He made the assertion at a news briefing at his residence in Oro, Irepodun area in Kwara State.
Mr. Mohammed said the prevailing economic situation was not about trading blames, as “those who understand knew that this recession was bound to happen in such circumstance”.
He said the crash in global price of oil exposed the country’s defective economic policy, with oil accounting for over 60 per cent of the nation’s Gross Domestic Product (GDP).
The minister said the situation was further compounded by inadequate reserve to cushion the effect of oil “misfortunes’’ on the country.
“We have a very defective economic structure, which depended largely on a single platform of crude and fuel.
“Crude oil accounts for between eight and 12 per cent of our GDP and another 53 per cent of the GDP which we call non-oil, unfortunately also depend on the same oil.
“When the price of oil now crashes in the international market, definitely you are bound to have this kind of shock in the economy,” he said.
He decried the citizens’ preference for imported goods to local products, saying that substantial amount of the country’s foreign exchange earnings was being expended on importation of goods and services.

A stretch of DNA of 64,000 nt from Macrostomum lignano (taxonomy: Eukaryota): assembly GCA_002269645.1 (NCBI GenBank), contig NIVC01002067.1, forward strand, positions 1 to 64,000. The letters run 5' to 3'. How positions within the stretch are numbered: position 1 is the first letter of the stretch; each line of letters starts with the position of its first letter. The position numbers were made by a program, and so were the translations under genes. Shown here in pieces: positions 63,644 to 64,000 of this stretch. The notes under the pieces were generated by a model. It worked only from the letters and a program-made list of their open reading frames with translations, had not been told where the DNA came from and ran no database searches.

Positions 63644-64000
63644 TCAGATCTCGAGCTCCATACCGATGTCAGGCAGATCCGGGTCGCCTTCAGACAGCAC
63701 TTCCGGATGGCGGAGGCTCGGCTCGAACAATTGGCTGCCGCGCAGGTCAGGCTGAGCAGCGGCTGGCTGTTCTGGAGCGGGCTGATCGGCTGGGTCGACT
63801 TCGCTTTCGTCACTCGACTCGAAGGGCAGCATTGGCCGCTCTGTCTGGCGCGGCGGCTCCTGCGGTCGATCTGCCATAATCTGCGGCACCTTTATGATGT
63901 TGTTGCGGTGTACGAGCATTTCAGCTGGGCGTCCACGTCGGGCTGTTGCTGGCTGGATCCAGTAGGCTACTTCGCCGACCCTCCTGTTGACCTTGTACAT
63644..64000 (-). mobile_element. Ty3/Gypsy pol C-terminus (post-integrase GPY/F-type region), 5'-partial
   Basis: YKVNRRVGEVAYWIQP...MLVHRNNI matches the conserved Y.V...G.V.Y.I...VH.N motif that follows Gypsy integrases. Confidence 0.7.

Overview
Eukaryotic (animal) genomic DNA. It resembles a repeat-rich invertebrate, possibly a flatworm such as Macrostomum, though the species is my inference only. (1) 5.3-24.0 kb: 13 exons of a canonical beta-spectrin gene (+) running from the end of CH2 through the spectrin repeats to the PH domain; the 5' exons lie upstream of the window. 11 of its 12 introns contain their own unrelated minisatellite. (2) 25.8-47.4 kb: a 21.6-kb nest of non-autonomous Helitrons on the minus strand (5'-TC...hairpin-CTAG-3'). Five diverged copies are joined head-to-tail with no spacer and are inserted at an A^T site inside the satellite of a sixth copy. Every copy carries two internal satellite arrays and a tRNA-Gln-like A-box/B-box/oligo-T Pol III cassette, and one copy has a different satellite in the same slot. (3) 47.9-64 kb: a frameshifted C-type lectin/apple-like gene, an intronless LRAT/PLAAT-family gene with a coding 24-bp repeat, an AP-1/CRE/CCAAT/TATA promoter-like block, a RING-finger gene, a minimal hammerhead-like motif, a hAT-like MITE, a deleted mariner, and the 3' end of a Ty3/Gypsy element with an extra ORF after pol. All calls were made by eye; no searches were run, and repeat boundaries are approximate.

Mr. Mohammed also blamed past administrations’ inability to achieve massive investment on infrastructure to assist manufacturing industries and boost agriculture production for part of current problem.
He said that such inadequacies are responsible for the socio-economic imbalance being experienced in the country today.
The minister, who acknowledged that there was growth in the nation’s economy between 2010 and 2014, however, said the growth was only fueled by consumption.
“The growth was not fueled by production or fueled by investment, and that explains why it was shortlived,” he said.
NAN reports that he said the present administration’s efforts to correct past anomalies could not be felt immediately because the rots in the system were too enormous for short term remedies.
“People say we should not talk about what happened yesterday but it is pertinent to learn, understand and move away from past mistakes.
“In the whole of 2014 the government then, expended about N18bn on roads, but spent N3bn on travels. This year alone, we have spent N70 billion on roads.
“People say why are these steps not being felt immediately? It is because the last government refused to pay contractors between 2012 and 2015 even when crude was selling at 100 dollars per barrel.
“Out of the N70 billion being owed Julius Berger, we have paid N14 billion.
“If government was not owing Julius Berger in the past — and we paid N14 billion to them — you would have seen them busy on the roads,” the minister said.